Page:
Walsh will join hundreds of others who are in Crawford calling for an end to the war.
"This is costing us dearly," Walsh said. "It's a mistake. It appears to be endless. Please help. I'm called to go. Literally, I hear a call."
By Caren Bohan
CRAWFORD, Texas, Aug 16 (Reuters) - Anti-war protester Cindy Sheehan tried to calm tensions on Tuesday with area residents upset by her vigil but expressed outrage after a pickup truck driver ran over crosses at her campsite near U.S. President George W. Bush's ranch.
Some 800 white wooden crosses, bearing the names of soldiers killed in Iraq like her son, have lined the road near the area where Sheehan has pitched a tent. Witnesses said they saw a truck dragging a pipe and chains drive over some of the crosses on Monday night.
Larry Northern, 46, of nearby Waco, Texas, was arrested and charged with criminal mischief in connection with the incident, Crawford Police Chief Donnie Tidmore said.
Cindy Sheehan -- who's 24-year-old soldier son, Casey, died in Sadr City in 2004 -- started the vigil Aug. 6. She said she'll stay through Bush's month-long vacation unless he agrees to a meeting.
And now, a local elected official is joining her cause.
State Sen. Jim Ferlo booked a flight and took off for Crawford, Texas, this weekend. He's met with Sheehan. But she says she's not leaving the road outside the president's ranch until she gets to talk with him.
It's getting crowded. In fact, a circus-like atmosphere is beginning to appear in the news coverage of the demonstration.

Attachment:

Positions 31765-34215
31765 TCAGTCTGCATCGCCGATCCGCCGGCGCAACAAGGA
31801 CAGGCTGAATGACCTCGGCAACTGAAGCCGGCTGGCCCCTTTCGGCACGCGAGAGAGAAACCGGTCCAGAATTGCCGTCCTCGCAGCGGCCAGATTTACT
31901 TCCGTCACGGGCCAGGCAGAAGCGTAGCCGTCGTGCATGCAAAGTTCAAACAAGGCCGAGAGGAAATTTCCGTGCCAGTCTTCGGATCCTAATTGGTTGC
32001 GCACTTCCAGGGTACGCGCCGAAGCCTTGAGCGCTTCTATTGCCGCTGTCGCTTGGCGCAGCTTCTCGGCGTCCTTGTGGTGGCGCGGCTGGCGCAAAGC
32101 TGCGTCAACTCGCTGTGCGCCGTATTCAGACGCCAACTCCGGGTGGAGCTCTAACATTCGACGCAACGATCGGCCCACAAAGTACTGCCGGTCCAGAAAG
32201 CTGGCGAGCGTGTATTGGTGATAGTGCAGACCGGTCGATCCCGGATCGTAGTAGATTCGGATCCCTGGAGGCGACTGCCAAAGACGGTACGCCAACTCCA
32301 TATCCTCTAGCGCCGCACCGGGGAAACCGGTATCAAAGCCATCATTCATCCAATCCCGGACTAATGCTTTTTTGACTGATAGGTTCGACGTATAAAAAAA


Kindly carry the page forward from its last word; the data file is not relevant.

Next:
By ANGELA K. BROWN / Associated Press
One of President Bush's neighbors on Tuesday offered the free use of his land to dozens of war protesters who have camped in roadside ditches the past 11 days.
The man sympathizes with the demonstrators and wants them to have more room, they said. Their makeshift camp off the winding, two-lane road leading to Bush's ranch has agitated residents complaining of traffic jams and blocked roads.
Cindy Sheehan of Vacaville, Calif., started the vigil Aug. 6 to honor her son Casey, who died in Iraq last year. Sheehan vows to remain through Bush's monthlong ranch visit unless he meets with her and other grieving families.
Here is a portion of the transcript from Anderson Cooper's 360 Degrees show on CNN on August 16, 2005 about Cindy Sheehan & Camp Casey.
They also discussed a comment people claimed that she said that her son "died for Israel." On last night's show, Cooper asked Cindy Sheehan about this comment and she denied having said it. Here's what he said on tonight's show:
COOPER: Well, today, we've received numerous e-mails from viewers who saw that, and said, "Well, she lied. We read online that ABC News confirmed she sent them a letter saying exactly that."
So we contacted ABC News today about it. They said they had received a letter on behalf of Cindy back in March. They said took it seriously enough that they responded to it, but so far they cannot find the actual e-mail, they say. They say they're trying to find it, they're investigating.
Bottom line, ABC News right now does not seem to be confirming this is what Cindy Sheehan wrote to them, so stay tuned. We'll continue to follow.
FOR IMMEDIATE RELEASE
AUGUST 15, 2005
6:39 PM CONTACT: Military Families Speak Out / Gold Star Families for Peace
Ryan Fletcher 202-641-0277